Late Flower Mound firefighter remembered for spreading awareness about colon cancer

A memorial will be held later this week for a North Texas firefighter who lost his battle with cancer.          

Wade Cannon, a firefighter paramedic for the Flower Mound Fire Department was still in the prime of his life.

The young father was just 31 years old when he got diagnosed with job-related colon cancer in 2020. After his diagnosis, he made it a mission to make sure firefighters get screened earlier in life.

Flower Mound firefighter dies of colon cancer tied to job

The Flower Mound Community is mourning the loss of 33-year-old Wade Cannon who died Saturday after a two-year battle with colon cancer.

Tim Mackling was his supervising captain.

"It hit me hard Saturday," he said. "But when I saw him, I realized he was no longer in pain."

Cannon was diagnosed with occupational colon cancer in Sept. 2020 after stomach pains led him to visit his doctor. He shared his story in a video produced by Flower Mound Professional Firefighters Association last year.

"Went to my doctor and he was like, ‘You’re too young to worry about anything like that,’" Cannon said in the video. "But I persisted, and I was like I kind of want to go get a colonoscopy."

The CDC generally recommends colonoscopies every 10 years for adults starting at age 45.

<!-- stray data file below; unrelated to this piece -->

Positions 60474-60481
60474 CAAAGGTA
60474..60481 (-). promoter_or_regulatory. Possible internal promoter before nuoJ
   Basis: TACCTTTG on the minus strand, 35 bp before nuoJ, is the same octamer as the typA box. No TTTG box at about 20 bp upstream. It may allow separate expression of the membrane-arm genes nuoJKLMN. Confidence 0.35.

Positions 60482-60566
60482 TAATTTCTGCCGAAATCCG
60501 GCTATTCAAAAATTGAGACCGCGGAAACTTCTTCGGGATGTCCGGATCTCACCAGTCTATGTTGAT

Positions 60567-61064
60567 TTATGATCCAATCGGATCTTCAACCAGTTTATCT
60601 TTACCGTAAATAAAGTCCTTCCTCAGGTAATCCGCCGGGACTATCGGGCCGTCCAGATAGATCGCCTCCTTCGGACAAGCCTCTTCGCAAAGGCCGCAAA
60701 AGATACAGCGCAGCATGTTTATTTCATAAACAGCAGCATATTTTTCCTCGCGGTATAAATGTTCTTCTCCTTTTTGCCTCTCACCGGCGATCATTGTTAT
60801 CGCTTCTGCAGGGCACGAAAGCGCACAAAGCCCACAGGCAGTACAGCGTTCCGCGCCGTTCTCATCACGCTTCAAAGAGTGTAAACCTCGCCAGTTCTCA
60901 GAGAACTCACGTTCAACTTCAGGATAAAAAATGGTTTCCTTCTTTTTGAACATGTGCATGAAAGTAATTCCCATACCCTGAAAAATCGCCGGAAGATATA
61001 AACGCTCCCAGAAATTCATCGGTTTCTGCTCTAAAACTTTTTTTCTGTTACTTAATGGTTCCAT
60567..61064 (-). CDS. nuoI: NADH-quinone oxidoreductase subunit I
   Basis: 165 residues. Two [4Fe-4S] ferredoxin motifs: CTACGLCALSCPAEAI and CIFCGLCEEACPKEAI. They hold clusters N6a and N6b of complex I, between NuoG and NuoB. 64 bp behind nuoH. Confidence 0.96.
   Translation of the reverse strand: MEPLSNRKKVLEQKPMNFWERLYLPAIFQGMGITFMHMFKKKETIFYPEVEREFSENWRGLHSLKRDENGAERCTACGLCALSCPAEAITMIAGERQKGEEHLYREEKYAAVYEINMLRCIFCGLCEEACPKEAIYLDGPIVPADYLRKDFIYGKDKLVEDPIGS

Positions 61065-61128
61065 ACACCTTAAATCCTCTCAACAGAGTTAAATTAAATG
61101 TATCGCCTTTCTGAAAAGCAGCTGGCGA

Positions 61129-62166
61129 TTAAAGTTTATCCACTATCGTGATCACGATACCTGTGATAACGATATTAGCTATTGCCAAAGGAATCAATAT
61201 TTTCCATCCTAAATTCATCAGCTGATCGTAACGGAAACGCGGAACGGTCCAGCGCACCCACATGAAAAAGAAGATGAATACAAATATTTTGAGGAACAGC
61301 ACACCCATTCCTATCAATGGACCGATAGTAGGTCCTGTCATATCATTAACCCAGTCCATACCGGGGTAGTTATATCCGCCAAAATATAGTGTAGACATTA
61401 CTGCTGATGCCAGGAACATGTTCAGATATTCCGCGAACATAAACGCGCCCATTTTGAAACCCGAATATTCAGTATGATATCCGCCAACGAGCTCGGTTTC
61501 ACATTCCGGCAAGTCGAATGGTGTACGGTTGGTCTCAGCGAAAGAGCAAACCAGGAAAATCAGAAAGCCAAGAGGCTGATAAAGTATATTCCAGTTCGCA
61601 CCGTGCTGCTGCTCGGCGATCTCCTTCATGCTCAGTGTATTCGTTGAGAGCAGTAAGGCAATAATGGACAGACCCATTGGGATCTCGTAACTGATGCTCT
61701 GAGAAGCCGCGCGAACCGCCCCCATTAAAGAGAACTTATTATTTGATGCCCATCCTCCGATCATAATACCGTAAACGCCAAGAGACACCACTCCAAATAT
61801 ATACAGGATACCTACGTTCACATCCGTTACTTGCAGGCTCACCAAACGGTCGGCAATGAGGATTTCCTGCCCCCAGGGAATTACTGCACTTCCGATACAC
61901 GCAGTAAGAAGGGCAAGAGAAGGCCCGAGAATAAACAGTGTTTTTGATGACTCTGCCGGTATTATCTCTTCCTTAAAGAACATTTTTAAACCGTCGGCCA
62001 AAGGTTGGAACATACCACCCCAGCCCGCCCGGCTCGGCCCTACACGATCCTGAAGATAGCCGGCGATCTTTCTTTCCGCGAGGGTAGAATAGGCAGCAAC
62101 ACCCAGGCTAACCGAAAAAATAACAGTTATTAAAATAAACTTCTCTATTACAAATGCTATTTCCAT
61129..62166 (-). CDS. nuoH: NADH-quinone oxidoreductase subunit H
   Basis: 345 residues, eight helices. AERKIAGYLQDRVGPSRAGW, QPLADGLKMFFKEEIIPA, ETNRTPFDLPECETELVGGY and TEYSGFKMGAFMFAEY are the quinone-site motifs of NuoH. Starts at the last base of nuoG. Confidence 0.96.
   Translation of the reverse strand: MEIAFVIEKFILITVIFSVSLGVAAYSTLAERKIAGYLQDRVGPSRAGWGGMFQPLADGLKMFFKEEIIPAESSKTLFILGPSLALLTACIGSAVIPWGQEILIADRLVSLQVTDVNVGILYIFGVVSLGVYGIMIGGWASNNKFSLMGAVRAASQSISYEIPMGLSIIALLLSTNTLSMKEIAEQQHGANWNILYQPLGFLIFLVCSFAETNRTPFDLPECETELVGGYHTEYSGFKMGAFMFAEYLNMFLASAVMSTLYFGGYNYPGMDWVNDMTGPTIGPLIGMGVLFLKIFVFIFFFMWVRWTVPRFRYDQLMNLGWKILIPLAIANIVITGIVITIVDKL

But the age of 31, doctors not only found a tumor in Cannon’s colon; they also found his cancer had spread to both his lymph nodes and liver.

Mackling says between the chemotherapy and clinical trials, Cannon still thought of others.

In 2019, state lawmakers passed legislation to help firefighters and EMTs with job-related cancer qualify for workers' compensation. But Mackling says it only covers certain types of cancers and needs to be broader. 

"We love doing this, and we understand that there are some inherent dangers with our job," Mackling said. "But we should also have the right to claim certain cancers underneath workers comp."

Cannon’s commitment to spreading awareness was clear in his own words.

"There’s an element to other people getting checked out and knowing they're either okay or not okay that gives me a piece of mind that," he said. "Regardless of how this turns out, we’ve won."

That message inspired at least a dozen of his colleagues to get screened. Turns out two of them also had colon cancer. Both are now in remission.

"Cannon won because he saved two lives in our own department," Mackling said.

Moving forward, the Flower Mound Fire Department plans to incorporate more aggressive cancer screenings into employee physicals.

Cannon’s funeral service will be at 11 a.m. on Friday at the Village Church Flower Mound campus.